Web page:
Authorities freeze 127 bank accounts linked to suspects in Mexico City’s police chief attack

“MX” for Borderland Beat; TY to “Chava”

UIF chief Santiago Nieto Castillo
Mexico’s Financial Intelligence Unit (UIF) confirmed yesterday that they froze 127 bank accounts owned by people linked to the assassination attempt against Mexico City police chief Omar Garcia Harfuch carried out last week.
30 of them were owned by the would-be assassins; the remaining 97 were owned by family members or people who worked closely with them. The total monetary amount frozen was not publicly released to the press but the UIF said they were working together with the banks to determine the exact amount.
The UIF confirmed that they carried out this measure after Jose Armando Briseno (El Vaca), the suspect mastermind of the attack, told investigators that he paid each sicario MXN$100,000 to participate in Garcia Harfuch’s hit.
The UIF traced El Vaca’s bank accounts and froze his accounts and all accounts he deposited money to. UIF chief Santiago Nieto Castillo told reporters that they froze the accounts so that the family members are unable to use the money the attackers were paid.

Assassination attempt
Borderland Beat reported last week that heavily armed gunmen attacked and wounded Mexico City police chief Omar Garcia Harfuch while he was heading to a meeting with mayor Claudia Sheinbaum. Three trucks blocked Garcia Harfuch’s SUV and opened fire in what authorities described as an “unprecedented” incident in Mexico City.

Two people from Garcia Harfuch’s security detail were killed. The third was a women who happened to be driving by when the gunmen opened fire. On his way to the hospital, Garcia Harfuch tweeted that the Jalisco New Generation Cartel (CJNG) was responsible for the attack.

“This morning we were attacked in a cowardly way by the CJNG. Two colleagues and friends of mine lost their lives. Our country must continue to confront organized crime groups,” he said.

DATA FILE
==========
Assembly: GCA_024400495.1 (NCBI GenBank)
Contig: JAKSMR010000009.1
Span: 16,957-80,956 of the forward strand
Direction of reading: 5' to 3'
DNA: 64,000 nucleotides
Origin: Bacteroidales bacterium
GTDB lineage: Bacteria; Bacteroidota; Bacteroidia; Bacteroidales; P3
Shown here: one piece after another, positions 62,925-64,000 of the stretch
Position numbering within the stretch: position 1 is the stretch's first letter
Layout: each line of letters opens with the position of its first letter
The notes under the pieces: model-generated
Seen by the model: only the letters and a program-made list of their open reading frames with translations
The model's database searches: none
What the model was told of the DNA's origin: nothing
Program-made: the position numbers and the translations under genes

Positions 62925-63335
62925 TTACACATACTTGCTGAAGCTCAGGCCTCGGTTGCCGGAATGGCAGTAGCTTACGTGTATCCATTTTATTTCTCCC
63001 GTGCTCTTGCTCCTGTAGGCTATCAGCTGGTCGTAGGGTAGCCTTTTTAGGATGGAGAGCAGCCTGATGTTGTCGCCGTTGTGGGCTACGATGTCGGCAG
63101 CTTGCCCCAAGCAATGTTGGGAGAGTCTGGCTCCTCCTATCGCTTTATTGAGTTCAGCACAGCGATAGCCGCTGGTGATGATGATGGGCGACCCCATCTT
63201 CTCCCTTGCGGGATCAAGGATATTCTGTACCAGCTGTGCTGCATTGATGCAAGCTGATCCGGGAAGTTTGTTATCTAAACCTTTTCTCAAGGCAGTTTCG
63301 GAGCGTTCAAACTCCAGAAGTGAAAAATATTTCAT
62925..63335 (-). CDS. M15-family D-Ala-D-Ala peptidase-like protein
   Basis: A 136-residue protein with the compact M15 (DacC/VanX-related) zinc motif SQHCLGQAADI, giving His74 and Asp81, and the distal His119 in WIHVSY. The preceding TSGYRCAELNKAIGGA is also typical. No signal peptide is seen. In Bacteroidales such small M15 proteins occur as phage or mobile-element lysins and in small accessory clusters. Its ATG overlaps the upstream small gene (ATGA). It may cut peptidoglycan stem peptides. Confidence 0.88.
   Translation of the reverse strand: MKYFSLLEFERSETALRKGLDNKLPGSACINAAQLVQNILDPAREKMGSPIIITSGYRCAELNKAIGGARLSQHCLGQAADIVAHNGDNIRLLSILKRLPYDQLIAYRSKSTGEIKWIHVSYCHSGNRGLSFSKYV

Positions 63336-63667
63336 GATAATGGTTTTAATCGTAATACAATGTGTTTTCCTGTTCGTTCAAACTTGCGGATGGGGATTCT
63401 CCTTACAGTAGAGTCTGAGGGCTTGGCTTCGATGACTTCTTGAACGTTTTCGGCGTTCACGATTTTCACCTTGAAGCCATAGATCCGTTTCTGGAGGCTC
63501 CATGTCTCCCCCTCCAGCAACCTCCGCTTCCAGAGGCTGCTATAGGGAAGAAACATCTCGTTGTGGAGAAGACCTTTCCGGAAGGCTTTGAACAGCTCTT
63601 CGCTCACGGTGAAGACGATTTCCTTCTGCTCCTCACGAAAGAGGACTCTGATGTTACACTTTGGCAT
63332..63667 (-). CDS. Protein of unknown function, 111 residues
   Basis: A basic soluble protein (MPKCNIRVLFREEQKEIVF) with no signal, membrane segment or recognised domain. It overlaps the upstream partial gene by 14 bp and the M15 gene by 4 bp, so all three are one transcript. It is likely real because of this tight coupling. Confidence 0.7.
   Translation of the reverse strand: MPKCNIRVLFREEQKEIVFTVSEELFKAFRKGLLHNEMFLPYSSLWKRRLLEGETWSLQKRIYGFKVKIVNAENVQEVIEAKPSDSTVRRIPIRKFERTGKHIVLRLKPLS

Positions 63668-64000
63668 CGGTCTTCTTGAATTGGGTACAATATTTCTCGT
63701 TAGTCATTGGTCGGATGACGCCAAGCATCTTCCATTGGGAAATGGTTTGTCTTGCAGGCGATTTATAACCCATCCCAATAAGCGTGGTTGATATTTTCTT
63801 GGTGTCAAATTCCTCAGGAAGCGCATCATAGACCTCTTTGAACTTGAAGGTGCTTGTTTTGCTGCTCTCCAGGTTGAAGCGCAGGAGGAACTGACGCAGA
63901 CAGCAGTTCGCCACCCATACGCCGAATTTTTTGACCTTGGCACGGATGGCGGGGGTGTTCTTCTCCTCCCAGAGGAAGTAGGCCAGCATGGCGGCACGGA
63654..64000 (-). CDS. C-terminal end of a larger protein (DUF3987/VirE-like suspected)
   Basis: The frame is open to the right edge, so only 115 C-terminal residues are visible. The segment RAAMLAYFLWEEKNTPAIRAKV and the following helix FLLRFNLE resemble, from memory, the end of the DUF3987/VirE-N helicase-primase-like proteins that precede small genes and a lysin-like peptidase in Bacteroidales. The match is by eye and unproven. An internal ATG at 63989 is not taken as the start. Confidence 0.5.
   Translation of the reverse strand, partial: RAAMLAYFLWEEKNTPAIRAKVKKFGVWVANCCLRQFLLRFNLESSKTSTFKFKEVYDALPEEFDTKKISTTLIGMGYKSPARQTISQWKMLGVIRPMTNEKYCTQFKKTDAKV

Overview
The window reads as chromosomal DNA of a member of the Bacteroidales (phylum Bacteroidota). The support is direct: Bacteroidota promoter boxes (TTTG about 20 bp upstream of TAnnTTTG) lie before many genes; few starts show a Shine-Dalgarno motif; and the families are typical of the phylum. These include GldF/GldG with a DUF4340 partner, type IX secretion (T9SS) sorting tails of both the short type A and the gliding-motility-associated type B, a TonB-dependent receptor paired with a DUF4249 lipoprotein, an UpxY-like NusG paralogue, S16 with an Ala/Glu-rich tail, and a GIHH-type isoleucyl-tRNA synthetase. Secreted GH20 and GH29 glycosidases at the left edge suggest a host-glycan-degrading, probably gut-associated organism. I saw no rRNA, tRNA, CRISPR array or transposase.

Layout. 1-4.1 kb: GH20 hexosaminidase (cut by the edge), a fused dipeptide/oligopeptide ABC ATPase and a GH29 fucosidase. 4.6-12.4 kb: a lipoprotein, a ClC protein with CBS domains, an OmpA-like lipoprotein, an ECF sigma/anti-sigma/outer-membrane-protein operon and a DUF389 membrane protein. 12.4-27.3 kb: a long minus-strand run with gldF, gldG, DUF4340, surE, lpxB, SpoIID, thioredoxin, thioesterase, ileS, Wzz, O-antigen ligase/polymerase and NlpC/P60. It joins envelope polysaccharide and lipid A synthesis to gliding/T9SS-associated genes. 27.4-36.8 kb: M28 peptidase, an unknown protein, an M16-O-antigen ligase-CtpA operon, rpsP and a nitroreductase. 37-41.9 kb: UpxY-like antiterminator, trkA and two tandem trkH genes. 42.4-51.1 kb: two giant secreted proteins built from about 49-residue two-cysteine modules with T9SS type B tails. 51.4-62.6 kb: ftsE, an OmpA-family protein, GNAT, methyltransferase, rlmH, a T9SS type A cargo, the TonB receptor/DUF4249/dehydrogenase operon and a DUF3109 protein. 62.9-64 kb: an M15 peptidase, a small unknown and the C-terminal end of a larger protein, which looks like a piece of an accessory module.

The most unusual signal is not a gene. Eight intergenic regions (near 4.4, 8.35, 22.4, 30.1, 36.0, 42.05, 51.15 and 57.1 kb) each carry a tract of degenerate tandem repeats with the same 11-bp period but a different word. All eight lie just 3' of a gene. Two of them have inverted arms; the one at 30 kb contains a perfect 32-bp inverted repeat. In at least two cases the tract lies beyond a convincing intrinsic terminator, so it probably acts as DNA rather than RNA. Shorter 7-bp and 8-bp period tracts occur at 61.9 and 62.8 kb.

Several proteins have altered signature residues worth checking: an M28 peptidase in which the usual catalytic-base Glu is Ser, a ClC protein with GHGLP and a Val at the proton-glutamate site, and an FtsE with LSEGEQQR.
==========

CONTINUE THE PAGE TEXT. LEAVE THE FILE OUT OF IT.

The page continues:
Over the course of a week, Mexican authorities carried out a large manhunt to arrest those responsible for the crime. Within a few hours, they arrested 21 people who directly and indirectly participated in the attack. This latest measure by the UIF is part of crackdowns by security forces to weakened the CJNG.
The UIF was formed in 2004 to combat money laundering and illegal financial activities in Mexico. Its role in Mexico’s ongoing drug war has increased drastically under Mexican President Andres Manuel Lopez Obrador (AMLO).
In 2019, the UIF froze four times the number of accounts that were frozen the year before. Some of the investigations conducted by the UIF have uncovered important money laundering operations owned by Mexico’s major drug gangs, including the CJNG.
However, many cases also deal with political and business corruption and not with drug cartel activity. Some critics have said that the UIF is not politically independent and its powers may be abused if the government does not figure out a way to create a checks and balances system within it.

Financial measures against the CJNG
Last month, Borderland Beat reported that the UIF froze nearly 2,000 bank accounts owned by the CJNG. They did not disclose the amount in these frozen accounts, but officials said they noticed suspicious transactions totaling US$1 billion.

Several high-ranking CJNG members had their accounts frozen. One of them was Juan Manuel Abouzaid (“El Bayeh” AKA “El Escorpion”), who Borderland Beat identified last week as a close associate of cartel leader Nemesio Oseguera Cervantes (“El Mencho”). Another important individual was Ana Paulina Barajas Sahd, who operated several businesses on behalf of her husband Ulises Gonzalez Valencia, a member of Los Cuinis.

The accounts owned by the brothers Carlos Alberto and Genaro Cedano Filippini were also frozen. Mexican authorities say they head group called the Tabasco Cartel (Spanish: Cartel de Tabasco), which has close ties to the CJNG.

In addition, Mexican officials froze the bank accounts owned by Telesforo Baltazar Tirado Escamilla, founder of a business known as Farmaceutica Collins. In 2009, U.S. authorities identified him as a high-ranking member of the Colima Cartel (also known as the Amezcua Contreras Organization).

Mexican authorities say that this man is one of the main precursor drug suppliers for the CJNG. They are also investigating the following individuals: María Teresa Díaz Castro, Rolando Tirado Díaz, Liliana Guadalupe Tirado Díaz, Baltazar Tirado Díaz, Luis Alfonso Tirado Díaz and María Teresa Tirado Díaz, all linked to the CJNG.

Sources: Proceso; La Razon; Milenio